It was my last evening in Thimpu, Bhutan. Wandering through the market, I wondered what I should get as a souvenir from Bhutan for memory.
After wandering about in the little marketplace, I found a few shops selling fruits.
I had read that most of Bhutan’s agricultural produce is organic. I wondered how fruit in this country would taste like. My love for fruit steered me into one of these shops.

The fruit was nearly arranged in wooden cartons. I didn’t have a lot to choose from the local fruit since much of it was imported from India. On asking the shopkeeper, I got to know that only the Apples and Plums were the locally grown fruit in the shop.
The plums were smaller and much rosier than the ones grown in India.
I decided to get a bagful for myself as an edible souvenir.

At night after dinner, I chose to eat one of the plums as dessert.
However, much unlike a sweet tasting dessert, it had a strong tart flavor. I ate another one to try my luck, but it tasted the same as the one earlier. I packed away the rest of the plums in a bag.
Maybe they need to ripen more, I wondered.

The next day, I was on a shared taxi ride to Phuentsholing, a bordering town one has to cross to enter India. The ride on the highway was pleasant for a couple of hours.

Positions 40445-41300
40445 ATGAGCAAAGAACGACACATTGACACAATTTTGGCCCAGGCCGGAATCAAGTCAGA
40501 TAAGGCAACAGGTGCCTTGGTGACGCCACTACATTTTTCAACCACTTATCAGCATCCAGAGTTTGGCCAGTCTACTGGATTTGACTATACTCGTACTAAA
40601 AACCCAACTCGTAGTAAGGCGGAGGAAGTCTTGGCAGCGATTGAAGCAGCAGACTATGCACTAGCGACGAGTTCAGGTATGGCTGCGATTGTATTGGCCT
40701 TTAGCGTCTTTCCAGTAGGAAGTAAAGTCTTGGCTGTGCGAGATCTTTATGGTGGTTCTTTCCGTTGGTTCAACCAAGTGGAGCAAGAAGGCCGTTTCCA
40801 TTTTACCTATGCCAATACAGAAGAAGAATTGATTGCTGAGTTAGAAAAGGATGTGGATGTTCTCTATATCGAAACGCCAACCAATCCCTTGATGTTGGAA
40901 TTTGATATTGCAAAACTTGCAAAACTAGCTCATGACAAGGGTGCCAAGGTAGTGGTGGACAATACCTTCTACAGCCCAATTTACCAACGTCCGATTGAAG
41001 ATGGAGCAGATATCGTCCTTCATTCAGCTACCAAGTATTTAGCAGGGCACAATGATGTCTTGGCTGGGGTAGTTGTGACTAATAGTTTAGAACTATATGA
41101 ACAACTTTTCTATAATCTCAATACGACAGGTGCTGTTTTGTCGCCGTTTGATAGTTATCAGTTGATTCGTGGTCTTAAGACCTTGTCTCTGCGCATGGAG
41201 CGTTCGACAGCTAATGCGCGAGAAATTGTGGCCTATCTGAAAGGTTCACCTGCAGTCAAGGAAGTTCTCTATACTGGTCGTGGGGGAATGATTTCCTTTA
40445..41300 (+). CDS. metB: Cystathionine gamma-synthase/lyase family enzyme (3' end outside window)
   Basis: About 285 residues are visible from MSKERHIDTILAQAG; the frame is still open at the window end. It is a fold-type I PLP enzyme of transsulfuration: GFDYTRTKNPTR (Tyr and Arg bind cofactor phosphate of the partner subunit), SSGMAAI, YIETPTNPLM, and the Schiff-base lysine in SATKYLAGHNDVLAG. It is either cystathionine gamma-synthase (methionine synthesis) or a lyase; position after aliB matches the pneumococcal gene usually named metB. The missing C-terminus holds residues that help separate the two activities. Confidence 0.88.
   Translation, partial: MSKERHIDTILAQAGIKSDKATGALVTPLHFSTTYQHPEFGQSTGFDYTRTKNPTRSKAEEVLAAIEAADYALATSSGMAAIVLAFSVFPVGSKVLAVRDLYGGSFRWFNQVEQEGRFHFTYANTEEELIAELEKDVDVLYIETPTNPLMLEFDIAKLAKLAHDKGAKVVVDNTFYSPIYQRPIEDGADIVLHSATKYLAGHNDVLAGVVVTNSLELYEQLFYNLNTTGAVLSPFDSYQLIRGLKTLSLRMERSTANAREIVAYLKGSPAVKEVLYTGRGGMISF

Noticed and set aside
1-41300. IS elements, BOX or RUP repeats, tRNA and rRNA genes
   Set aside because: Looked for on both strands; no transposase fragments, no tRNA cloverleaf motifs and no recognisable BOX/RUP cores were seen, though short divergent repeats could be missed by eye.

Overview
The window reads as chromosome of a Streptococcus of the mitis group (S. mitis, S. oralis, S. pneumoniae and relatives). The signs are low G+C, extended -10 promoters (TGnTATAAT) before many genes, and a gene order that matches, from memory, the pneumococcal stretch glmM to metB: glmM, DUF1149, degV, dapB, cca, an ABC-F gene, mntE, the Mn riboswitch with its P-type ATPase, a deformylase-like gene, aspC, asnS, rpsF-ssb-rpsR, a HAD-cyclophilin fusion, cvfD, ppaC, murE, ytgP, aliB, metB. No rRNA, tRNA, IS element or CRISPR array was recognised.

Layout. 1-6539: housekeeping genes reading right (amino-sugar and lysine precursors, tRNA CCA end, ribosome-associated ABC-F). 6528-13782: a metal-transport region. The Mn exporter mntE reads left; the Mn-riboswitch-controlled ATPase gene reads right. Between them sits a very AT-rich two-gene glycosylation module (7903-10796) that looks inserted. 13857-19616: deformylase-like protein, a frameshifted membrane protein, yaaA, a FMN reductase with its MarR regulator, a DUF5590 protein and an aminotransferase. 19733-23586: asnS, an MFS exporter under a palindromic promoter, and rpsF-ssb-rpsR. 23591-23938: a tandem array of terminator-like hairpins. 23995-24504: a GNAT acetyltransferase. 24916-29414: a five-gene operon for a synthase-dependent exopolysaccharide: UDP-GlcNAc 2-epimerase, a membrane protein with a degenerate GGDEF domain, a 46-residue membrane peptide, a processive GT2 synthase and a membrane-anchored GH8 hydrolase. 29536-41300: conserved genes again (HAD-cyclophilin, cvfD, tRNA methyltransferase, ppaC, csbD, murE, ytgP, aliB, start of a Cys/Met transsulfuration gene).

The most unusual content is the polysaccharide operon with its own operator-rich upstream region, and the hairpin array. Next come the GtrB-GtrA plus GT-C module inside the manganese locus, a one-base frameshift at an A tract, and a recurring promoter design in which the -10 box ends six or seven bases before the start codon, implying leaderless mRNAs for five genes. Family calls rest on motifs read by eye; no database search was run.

But then, the driver decided to take a short cut to save time.

Within ten minutes of hitting that bumpy shortcut road, we hit a gridlock. A huge lorry had gotten stuck on the narrow road blocking the entire path.
We had to alight and wait for a JCB truck to arrive and pull out the truck stuck on the way.
All my fellow passengers were local Bhutanese. There was a little boy in tow of a mother, two farmer women, and a couple of youth along with us on the ride.

I could sense that the little boy was thristy. I looked around to find a Buddhist temple not very far away from where our car was.
I walked upto the temple and asked one of the novice monks if I could get some water. He happily agreed and guided me to a source of water.

I wondered how I could express my gratitude to the monk.
I remembered I had a bag of plums with me !
I opened my bag and offered a few to him. That was all I had that I could share with him.
He happily accepted it and waved me goodbye.

The road was still blocked.
I reached our taxi and offered water to the mother. Incidentally everyone in the car was thirsty. They all had their share of water and passed it around.
I still had a lot of plums left with me.
I offered two to each of the passengers.
The little boy was delighted at the sight of the fruit.
He savoured each nibble with complete involvement.

Looking at him enjoy the plum so much, I wondered if it was an acquired taste or was he hungry or had the plum ripened overnight?

I looked into my bag to find a solitary piece of fruit left inside. I took it in my hand and bit into it with hope.

Quite unlike last night’s tart flavour, my taste buds were engulfed by pulpy sweetness of that plum.
It was the dessert I was wanting to taste last night!

All my fellow passengers enjoyed the fruit just as much.

I wondered what made the fruit taste so sweet overnight.

Maybe it was the spirit of sharing.